Johnson's backstop path 'a disaster for Ireland' - Coveney
British Prime Minister Boris Johnson's attempts to replace the backstop have been dismissed as "fanciful".
Addressing an audience in New York, Tanaiste Simon Coveney said if the UK continues on its current path it will amount to "a disaster for Ireland".
He accused the UK government of "creating a much bigger problem to solve in the context of the Irish question".
As the House of Commons resumed, a defiant Mr Johnson insisted he will not back down in his demands for the backstop to be scrapped.
He claimed the EU "are now discussing a reopening of the Withdrawal Agreement" - something categorically ruled out by European leaders.
"I was told there was no chance of a new deal but we are discussing a new deal," Mr Johnson said.
There were heated scenes in the UK parliament as Mr Johnson's calls for an election were shouted down by opposition MPs who accused him of "lying and cheating".
The prime minister argued voters are being held captive by a "zombie parliament".
Asked whether he would respect legislation which requires him to seek a Brexit extension if no deal is secured, Mr Johnson replied: "We will of course obey the law and we will come out of the EU on October 31."
However, even if the PM is humiliated into asking the EU for another delay, there is no guarantee it would be granted.
Taoiseach Leo Varadkar said: "There's a lot of other European countries that are increasingly sceptical about whether there should be an extension or not.
"But I think we are a couple of weeks away from that scenario arising.
''Certainly, I would rather see a deal being ratified so that we can end the uncertainty that has been affecting citizens and business for far too long now."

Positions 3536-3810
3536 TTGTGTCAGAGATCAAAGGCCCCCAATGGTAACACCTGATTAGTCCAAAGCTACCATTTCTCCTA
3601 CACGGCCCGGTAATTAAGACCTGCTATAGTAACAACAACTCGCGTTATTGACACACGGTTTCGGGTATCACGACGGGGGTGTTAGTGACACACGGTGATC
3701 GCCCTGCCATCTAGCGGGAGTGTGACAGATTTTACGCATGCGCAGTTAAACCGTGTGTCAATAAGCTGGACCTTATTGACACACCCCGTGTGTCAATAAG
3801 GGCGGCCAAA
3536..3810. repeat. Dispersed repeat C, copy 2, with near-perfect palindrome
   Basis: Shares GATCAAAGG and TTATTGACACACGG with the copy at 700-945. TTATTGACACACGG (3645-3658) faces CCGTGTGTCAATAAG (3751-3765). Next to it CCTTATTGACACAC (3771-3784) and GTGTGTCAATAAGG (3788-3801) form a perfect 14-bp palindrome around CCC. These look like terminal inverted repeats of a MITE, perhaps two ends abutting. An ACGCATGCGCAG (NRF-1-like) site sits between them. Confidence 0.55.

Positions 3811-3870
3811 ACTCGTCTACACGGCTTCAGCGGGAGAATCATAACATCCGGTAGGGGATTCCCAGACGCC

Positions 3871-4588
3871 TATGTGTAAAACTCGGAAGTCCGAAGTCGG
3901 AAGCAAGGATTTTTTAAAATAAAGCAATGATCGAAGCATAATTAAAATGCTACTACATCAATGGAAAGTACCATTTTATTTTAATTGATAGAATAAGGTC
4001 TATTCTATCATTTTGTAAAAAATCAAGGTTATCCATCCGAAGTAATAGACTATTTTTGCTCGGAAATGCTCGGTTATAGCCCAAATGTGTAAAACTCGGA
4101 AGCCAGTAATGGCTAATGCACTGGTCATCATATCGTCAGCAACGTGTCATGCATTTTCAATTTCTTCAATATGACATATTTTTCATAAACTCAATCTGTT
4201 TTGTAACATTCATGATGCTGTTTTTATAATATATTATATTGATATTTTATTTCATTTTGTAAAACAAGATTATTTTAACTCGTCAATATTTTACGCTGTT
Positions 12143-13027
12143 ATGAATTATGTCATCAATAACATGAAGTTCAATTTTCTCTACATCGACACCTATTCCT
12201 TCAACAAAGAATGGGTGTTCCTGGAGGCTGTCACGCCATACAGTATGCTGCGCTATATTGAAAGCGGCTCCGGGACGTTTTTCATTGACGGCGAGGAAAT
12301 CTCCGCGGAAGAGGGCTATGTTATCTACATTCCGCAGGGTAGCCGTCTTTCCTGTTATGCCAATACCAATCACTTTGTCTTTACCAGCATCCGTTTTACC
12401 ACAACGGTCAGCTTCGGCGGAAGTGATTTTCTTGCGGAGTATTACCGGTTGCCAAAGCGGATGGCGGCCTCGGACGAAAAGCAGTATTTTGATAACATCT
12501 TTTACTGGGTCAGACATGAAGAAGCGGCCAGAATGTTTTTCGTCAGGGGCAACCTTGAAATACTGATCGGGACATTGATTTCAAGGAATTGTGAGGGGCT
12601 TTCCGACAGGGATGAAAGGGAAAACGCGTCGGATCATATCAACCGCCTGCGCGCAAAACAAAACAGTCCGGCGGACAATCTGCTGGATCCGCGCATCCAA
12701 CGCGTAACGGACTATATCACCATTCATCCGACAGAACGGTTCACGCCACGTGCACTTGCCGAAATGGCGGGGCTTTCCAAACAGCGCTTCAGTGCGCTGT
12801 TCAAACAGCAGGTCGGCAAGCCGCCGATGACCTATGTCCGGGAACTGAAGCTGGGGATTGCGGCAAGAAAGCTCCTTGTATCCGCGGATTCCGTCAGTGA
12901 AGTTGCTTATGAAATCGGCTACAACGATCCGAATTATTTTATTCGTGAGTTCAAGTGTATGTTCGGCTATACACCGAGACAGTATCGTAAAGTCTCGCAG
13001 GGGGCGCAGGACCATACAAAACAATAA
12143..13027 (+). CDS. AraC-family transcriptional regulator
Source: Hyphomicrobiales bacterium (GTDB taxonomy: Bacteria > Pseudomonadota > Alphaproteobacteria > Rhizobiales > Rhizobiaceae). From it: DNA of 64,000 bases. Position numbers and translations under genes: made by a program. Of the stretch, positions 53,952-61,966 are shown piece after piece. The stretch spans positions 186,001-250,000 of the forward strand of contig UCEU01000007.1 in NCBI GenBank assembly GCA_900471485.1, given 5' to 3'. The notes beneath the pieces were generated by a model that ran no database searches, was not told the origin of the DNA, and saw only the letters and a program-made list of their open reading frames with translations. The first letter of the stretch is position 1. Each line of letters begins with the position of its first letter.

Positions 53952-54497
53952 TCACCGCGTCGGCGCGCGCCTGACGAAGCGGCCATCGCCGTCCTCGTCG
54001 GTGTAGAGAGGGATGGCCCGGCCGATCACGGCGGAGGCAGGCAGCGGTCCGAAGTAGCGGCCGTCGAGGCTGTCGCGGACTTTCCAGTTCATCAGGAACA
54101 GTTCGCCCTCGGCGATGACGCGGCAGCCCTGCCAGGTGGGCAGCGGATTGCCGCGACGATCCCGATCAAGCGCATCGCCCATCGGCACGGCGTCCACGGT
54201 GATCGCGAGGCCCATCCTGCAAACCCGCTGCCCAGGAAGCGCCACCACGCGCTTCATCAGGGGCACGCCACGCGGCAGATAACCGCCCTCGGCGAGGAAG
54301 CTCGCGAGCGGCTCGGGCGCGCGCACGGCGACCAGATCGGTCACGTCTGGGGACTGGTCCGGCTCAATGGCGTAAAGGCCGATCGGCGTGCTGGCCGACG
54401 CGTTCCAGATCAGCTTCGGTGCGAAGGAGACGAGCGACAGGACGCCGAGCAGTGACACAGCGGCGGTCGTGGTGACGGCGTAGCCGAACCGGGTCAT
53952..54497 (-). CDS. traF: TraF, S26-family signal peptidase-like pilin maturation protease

As the chaos continued, the DUP called for tariffs to be applied on goods moving from the Republic into Northern Ireland if there is a disorderly Brexit.
MP Sammy Wilson said if the Republic puts checks in place then they must be replicated within the six counties.
The UK government has repeatedly stated that it will not create checkpoints regardless of the outcome of Brexit talks.
"The current approach by the government places Northern Ireland businesses at a disadvantage, will lead to a loss of tax revenue, make Northern Ireland a backdoor to Great Britain and alleviates pressure on the Republic of Ireland to reach a sensible deal,'' said Mr Wilson.
"This would be the same Irish Government which has displayed incredible intransigence throughout these negotiations."
The Irish Government has said it needs to protect its place within the EU Single Market by carrying out checks in a no-deal scenario.
British officials yesterday submitted another set of plans for how to maintain an open border without the backstop.
However, sources say the documents do not amount to a workable, legal alternative to the existing deal.
Mr Coveney challenged Mr Johnson to come up with a real solution.
He expressed frustration that Ireland is spending "hundreds of millions" to prepare for Brexit which is a "problem that is not of our making and that we disagree with".
He warned if a hard Brexit results in two different regulatory systems in Ireland "you have to have border infrastructures".
"We are spending a huge amount of money and a huge amount of time and effort and political currency across the European Union in trying to solve a problem that is not of our making and that we disagree with and don't see the sense of but respect because it was made democratically," he said.
Meetings between Irish and EU officials about the type of border checks that will be required in the event of a no-deal Brexit are continuing. It will take another "couple of weeks" before the plans are finalised.
Meanwhile, Mr Varadkar said the UK government had not submitted any new proposals in writing as of yet.
"Theresa May and her government were very much for a close relationship with the single market, a single customs territory.
''The new prime minister and his government are looking for a looser arrangement, something more akin to the relationship that the EU has with Canada.
"That actually makes the backstop all then more important and all the more necessary."